The Peking Man Skulls Searching Committee

2 minute read

AFP is reporting possible progress in the hunt for the missing Zhoukoudian bones (via Palanthsci):

Several interesting clues have come to light in recent months, according to members of a recently established committee charged with looking for the Peking Man's bones and other missing relics, the China Daily reported.
If the clues lead anywhere, it could potentially mark a breakthrough in a search that has lasted since the early 1940s.
Five skull fragments belonging to Peking Man were lost under mysterious circumstances during World War II and have never been recovered.
Just in the last two months, the committee has received 63 tip-offs on the whereabouts of the elusive relics, said Liu Yajun, deputy head of the commission.

People's Daily Online has a more detailed account:

The committee has received 63 pieces of information from areas like Beijing, Jilin Province, Fujian Province and Taiwan Province in the past two months. Experts with the committee screened the information and found four might be important:
A citizen surnamed Wu in Beijing claimed a professor surnamed Gu in Gansu Province once was invited to write autobiography for Jia Lanpo, one of the finders of the Peking Man skulls and also a guru on Peking Man studies. Gu once "recorded an American major's testimony at the Far East Military Court when researching at a Japanese archive, and the testimony mentioned the skulls."
A citizen surnamed Ren in Beijing claimed he knew one person whose father was a doctor in Peking Union Medical College Hospital, where the skulls were kept, and the doctor "took one skull home and the skull now is buried in a house."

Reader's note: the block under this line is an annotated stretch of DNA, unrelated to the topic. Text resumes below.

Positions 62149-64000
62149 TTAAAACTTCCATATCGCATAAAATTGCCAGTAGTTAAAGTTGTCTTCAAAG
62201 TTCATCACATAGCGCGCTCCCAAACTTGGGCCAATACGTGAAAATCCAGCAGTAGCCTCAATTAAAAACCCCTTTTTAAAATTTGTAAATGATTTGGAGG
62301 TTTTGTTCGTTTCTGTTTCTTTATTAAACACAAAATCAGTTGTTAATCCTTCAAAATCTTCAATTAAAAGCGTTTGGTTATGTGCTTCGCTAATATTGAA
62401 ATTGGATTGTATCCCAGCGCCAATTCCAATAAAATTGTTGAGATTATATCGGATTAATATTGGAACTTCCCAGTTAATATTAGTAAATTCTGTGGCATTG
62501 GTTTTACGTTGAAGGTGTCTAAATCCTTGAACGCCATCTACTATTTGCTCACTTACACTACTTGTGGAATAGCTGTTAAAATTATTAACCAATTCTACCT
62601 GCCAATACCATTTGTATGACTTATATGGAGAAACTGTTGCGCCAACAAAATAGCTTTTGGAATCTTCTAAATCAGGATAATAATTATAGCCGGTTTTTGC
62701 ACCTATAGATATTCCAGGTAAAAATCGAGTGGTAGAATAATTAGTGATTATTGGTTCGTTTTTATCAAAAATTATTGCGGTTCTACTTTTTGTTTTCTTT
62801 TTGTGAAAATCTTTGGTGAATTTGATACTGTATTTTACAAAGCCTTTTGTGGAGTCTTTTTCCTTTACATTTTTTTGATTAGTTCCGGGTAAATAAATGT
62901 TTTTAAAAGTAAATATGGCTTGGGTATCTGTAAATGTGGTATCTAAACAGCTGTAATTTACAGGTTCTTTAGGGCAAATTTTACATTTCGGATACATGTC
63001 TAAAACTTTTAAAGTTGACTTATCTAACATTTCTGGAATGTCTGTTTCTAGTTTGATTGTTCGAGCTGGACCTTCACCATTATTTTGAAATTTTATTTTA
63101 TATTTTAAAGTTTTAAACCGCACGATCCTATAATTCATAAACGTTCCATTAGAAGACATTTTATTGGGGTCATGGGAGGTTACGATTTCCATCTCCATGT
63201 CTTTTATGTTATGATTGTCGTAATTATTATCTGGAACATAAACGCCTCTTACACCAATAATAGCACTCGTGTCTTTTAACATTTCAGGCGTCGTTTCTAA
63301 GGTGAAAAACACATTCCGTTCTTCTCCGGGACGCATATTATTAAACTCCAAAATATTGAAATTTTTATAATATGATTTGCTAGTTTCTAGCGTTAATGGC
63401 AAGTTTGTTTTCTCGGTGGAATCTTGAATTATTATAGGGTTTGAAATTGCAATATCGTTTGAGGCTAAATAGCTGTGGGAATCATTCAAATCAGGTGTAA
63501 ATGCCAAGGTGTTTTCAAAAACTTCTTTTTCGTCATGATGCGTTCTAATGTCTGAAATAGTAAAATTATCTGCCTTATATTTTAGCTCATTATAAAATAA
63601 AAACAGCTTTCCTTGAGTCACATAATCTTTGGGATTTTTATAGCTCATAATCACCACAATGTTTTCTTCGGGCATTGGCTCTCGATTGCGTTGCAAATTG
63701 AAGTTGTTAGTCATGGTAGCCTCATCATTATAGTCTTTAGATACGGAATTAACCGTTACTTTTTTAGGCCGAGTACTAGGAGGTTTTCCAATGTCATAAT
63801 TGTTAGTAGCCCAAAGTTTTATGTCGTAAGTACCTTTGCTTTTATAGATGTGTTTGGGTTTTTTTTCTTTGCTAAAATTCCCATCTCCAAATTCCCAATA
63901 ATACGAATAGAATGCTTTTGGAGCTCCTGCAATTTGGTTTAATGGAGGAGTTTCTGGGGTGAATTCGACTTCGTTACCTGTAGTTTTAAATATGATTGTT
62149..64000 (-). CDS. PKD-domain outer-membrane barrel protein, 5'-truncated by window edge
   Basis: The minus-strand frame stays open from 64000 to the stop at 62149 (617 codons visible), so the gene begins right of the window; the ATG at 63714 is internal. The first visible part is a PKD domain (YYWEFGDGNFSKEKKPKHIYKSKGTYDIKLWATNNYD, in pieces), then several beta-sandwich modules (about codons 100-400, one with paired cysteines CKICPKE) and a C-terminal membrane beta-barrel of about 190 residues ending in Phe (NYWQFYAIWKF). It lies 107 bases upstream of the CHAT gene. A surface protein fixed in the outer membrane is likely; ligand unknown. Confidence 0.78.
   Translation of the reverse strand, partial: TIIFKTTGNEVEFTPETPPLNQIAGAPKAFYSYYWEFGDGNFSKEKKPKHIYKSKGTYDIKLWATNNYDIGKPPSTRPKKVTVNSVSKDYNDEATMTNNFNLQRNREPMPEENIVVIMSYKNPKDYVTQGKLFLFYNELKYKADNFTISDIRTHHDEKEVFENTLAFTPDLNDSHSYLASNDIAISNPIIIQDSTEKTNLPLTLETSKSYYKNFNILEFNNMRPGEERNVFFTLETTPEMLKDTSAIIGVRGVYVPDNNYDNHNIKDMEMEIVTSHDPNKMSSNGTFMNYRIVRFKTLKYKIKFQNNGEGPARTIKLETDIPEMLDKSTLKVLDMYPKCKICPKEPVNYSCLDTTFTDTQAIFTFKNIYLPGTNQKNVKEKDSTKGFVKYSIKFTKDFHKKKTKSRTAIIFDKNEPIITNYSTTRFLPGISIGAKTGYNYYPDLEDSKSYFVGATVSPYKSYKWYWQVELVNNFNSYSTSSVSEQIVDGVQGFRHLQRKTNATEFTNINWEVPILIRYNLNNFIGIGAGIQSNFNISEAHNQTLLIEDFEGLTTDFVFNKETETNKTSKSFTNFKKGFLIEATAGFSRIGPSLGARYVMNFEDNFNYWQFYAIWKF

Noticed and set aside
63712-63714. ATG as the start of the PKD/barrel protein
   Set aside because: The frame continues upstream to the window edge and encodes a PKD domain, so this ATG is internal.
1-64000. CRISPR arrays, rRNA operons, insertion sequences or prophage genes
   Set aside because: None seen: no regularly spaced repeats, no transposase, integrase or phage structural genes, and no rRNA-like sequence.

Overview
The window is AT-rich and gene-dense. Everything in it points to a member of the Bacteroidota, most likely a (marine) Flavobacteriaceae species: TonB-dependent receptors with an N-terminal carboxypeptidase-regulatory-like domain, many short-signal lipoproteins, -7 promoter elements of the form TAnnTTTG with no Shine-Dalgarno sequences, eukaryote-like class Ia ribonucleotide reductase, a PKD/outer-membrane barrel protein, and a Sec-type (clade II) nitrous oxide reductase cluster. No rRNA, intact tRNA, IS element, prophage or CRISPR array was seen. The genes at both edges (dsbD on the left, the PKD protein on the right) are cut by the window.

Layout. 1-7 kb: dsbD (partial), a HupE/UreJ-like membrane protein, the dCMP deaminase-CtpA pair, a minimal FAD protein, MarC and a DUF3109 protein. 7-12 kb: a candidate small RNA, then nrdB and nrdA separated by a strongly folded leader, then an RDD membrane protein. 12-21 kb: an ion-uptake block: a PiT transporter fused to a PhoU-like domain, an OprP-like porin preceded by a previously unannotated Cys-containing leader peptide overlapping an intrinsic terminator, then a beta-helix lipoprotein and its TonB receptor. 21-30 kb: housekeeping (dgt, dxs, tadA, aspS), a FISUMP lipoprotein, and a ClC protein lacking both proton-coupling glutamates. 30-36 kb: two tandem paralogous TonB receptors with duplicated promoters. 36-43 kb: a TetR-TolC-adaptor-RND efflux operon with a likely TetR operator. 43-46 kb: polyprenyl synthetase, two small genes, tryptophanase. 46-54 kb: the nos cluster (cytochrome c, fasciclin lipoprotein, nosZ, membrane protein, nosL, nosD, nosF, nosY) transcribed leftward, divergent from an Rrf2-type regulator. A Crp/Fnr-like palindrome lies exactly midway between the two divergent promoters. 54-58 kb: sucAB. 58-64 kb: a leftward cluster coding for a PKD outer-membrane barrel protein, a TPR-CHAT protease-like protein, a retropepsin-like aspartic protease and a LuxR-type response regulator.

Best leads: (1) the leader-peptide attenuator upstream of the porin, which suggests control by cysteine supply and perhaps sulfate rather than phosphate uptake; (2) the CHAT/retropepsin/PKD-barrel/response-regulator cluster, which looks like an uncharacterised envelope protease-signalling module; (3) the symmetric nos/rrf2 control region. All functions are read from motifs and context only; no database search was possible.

A citizen surnamed Liu said he could help contact a wartime revolutionist who "has a Peking Man scull [sic] at hand."
A citizen surnamed Wu from Jiangxi Province said a 121-year-old man in Jiangxi once served as a high-ranking official under Dr. Sun Yat-sen, the forerunner of China's democratic revolution. The old man claimed that "the skulls are still in China" and he knows the whereabouts.

This quote seems like the significant one behind the committee's motivations:

"Mankind can give up many things, but there is one thing that we can never abandon -- that is our ancestors," said Gao Xing, an expert of ancient vertebrates, with the Chinese Academy of Sciences (CAS).

I think it's pretty safe to say that the bones don't have any hidden power to open a fifth dimension or anything. Not exactly the stuff of a Lara Croft movie.

Then again...CourtTV of all places has a long account of the Zhoukoudian discoveries, including the loss of the fossils. That article, by Rachael Bell covers some of the theories (in the crackpot notions sense, not the well-supported scientific ideas sense).

Anyway, don't hold your breath.